Ridley Scott's compelling science fiction opus questions what it is to be a human, and where the line is drawn between man and machine. These questions at the heart of Blade Runner make me believe Scott's latest foray into sci-fi, Prometheus (also his only sci-fi picture since Blade Runner), shares just as much DNA with this film as it does with Alien. Sure, there is a direct tie to the orignal Alien movie, but the philosophies may belong more to Blade Runner. I digress. Connections are not important when examining the scope and the marvel of Blade Runner. Initially a maligned picture, tweaked by studio execs, retooled over and over by Scott over the years, the DVD release of Blade Runner carries with it five versions. The original theatrical release was accompanied by a voiceover from Harrison Ford, who plays the hero Rick Deckard. Ford has said since that he did the voiceover poorly on purpose, in hopes they would scrap it and go with Scott's initial vision. Alas, they did not (executives are not creative for sure), and it was some years later before Scott was able to deliver his final director's cut, a breathtaking look at the future in America, a taut thriller, thoughtfully constructed and beautifully bleak.
In Los Angeles, 2019, Tyrell, a mega-corporation, has created Replicants, human clones whose lifespan has been fixed to merely a few years. Imbedded with memories and a false history, these Replicants have been created to mine colonies outside earth. Rick Deckard is an LA cop, a Blade Runner specializing in keeping these Replicants in check and terminating them when necessary. The picture opens with an awe-inspiring look at a dreary and sprawling Los Angeles, drenched in rain and infused with an Asian cyber-reality. Four Replicants have escaped an off-Earth colony and are said to be in the city. Deckard is called in to hunt them down and destroy them before they upset the nature of this world and bring down the Tyrell Corporation. Deckard visits the Tyrell corporation and meets the ominous Dr. Eldon Tyrell (Joe Turkel, the eerie bartender from The Shining), and Tyrell's "companion," Rachael, a Replicant who has no idea she is not human.
Meanwhile, the Replicants are working their way to the Tyrell Corporation. Led by the Replicant Roy Batty (Rutger Hauer), these clones are after their creator to try and save their shortened lives. Hauer is effective, focused, and stern as Batty, a wonderful antagonist. There is also another Replicant, Pris (Daryl Hannah), who has arrived in Los Angeles and manipulated an architect of the Replicants. The second act of Blade Runner is a cat-and-mouse pursuit between Deckard and the Replicants, but it is not without a deliberate pace where questions are raised and doubt creeps in regarding the existence of Deckard himself. It is no surprise today to say that Deckard is a Replicant, but the mystery is effective in the film.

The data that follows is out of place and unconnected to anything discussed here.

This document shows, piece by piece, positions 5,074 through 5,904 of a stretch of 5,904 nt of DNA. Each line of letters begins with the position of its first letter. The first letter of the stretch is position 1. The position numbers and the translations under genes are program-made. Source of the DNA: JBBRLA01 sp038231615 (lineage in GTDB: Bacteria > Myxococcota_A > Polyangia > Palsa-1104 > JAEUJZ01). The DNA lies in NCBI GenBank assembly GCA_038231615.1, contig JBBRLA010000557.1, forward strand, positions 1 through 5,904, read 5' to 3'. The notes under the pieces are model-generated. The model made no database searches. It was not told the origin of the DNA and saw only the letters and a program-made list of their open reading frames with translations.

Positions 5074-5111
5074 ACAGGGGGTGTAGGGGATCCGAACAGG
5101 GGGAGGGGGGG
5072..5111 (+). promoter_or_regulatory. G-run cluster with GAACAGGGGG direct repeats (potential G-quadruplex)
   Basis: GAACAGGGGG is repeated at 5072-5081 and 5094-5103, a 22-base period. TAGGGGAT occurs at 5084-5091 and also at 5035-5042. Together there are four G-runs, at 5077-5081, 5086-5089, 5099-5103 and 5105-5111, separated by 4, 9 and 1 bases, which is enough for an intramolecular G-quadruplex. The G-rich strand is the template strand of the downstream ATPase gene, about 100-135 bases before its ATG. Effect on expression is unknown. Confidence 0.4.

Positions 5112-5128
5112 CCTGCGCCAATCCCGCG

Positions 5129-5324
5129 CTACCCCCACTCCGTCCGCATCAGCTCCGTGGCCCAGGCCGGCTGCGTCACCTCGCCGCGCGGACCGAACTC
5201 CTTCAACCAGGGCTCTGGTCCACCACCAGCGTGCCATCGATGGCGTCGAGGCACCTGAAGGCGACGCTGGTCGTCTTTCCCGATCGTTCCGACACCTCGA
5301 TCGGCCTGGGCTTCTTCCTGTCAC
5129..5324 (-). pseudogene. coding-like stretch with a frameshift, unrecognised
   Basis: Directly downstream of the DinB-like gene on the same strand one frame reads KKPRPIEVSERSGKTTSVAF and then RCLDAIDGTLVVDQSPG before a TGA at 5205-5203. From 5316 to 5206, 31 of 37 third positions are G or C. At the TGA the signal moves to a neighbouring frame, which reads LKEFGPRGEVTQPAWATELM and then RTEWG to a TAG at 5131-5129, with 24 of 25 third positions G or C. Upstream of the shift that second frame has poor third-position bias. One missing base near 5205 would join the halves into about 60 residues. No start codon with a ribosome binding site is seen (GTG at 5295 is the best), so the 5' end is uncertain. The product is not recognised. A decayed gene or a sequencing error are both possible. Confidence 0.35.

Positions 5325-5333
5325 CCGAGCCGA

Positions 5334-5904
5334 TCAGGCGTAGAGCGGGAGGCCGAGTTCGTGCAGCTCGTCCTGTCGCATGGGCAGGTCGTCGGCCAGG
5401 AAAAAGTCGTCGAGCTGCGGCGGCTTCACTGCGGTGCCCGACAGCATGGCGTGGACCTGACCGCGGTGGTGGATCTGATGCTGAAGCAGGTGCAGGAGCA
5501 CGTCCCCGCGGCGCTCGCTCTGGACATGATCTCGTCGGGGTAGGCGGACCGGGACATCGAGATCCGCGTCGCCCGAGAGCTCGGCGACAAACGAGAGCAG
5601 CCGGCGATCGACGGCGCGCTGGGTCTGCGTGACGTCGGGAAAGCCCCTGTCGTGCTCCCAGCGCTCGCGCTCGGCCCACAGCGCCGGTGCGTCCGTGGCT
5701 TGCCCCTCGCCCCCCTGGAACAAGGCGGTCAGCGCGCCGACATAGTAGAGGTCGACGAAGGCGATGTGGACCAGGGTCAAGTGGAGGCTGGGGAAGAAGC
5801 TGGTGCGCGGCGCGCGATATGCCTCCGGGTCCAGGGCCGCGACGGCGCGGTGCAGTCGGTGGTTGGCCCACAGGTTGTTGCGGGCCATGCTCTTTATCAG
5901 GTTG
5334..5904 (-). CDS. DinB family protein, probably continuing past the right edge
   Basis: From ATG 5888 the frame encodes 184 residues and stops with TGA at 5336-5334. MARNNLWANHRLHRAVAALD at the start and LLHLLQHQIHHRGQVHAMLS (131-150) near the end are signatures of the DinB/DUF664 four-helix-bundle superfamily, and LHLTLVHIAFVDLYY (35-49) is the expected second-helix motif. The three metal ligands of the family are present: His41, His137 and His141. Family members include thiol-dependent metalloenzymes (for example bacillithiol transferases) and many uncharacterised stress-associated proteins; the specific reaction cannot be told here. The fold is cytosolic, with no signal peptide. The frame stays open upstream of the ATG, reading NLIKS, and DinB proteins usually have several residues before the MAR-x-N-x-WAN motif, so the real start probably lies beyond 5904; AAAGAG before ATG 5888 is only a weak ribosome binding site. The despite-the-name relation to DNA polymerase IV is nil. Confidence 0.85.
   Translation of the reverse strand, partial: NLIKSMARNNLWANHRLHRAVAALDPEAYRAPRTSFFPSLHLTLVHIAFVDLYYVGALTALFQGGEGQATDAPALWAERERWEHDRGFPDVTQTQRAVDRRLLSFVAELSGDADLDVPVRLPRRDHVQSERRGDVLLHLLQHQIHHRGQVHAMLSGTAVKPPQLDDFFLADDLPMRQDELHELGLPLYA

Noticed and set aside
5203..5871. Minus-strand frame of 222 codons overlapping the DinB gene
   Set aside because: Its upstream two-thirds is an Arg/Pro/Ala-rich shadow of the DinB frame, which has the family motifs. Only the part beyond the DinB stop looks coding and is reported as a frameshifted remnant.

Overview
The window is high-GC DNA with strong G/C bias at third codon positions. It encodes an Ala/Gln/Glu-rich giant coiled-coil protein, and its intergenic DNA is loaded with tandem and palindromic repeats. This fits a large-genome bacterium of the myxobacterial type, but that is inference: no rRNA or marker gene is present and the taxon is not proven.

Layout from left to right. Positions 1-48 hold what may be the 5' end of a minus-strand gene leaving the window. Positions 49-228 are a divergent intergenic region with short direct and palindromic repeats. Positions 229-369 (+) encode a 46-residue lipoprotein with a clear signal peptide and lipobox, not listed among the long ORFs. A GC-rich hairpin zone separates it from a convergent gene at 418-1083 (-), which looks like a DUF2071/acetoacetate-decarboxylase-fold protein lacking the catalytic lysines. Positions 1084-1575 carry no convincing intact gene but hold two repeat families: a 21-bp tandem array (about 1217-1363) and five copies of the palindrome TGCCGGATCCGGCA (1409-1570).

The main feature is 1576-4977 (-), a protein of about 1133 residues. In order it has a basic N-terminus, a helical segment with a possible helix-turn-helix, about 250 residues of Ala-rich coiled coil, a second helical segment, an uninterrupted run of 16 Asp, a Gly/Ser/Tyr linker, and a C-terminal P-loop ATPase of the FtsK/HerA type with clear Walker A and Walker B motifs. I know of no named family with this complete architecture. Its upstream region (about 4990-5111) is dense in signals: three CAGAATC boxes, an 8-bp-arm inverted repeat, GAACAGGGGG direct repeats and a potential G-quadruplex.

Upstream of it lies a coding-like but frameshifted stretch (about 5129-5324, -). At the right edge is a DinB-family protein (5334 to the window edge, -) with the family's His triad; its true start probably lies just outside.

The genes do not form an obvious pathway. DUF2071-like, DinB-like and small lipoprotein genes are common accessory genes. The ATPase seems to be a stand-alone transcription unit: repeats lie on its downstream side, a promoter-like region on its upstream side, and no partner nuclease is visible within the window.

There is action in Blade Runner, but this is far from a fast-paced sci-fi action picture. This is a philosophical film where lines between human and Replicant are blurred until perhaps there is no more line in the end. What makes us human? Is it our memories? The moral conundrum is what adds so much depth and intrigue to the picture. The climax between Deckard and Roy Batty is a thrilling final showdown, but there are still questions to be answered in the end. Scott's final version answers these questions in a roundabout way.
Told in noir fashion, Ridley Scott's Blade Runner is a visual feast and another example of Scott's ability to create an entire world around his characters. Look at his best films, Alien, Blade Runner, Gladiator, and consider the universe surrounding the plot and the players. They are magnificent and fully realized, and Blade Runner is perhaps the best example. The film was a maligned endeavor, with cast and crew groing weary of Scott's controlling direction, and it was met with wide indifference upon its initial released. But thanks to the director's cut, one of the first of its kind, the film has become something much bigger and more important in the history of cinema.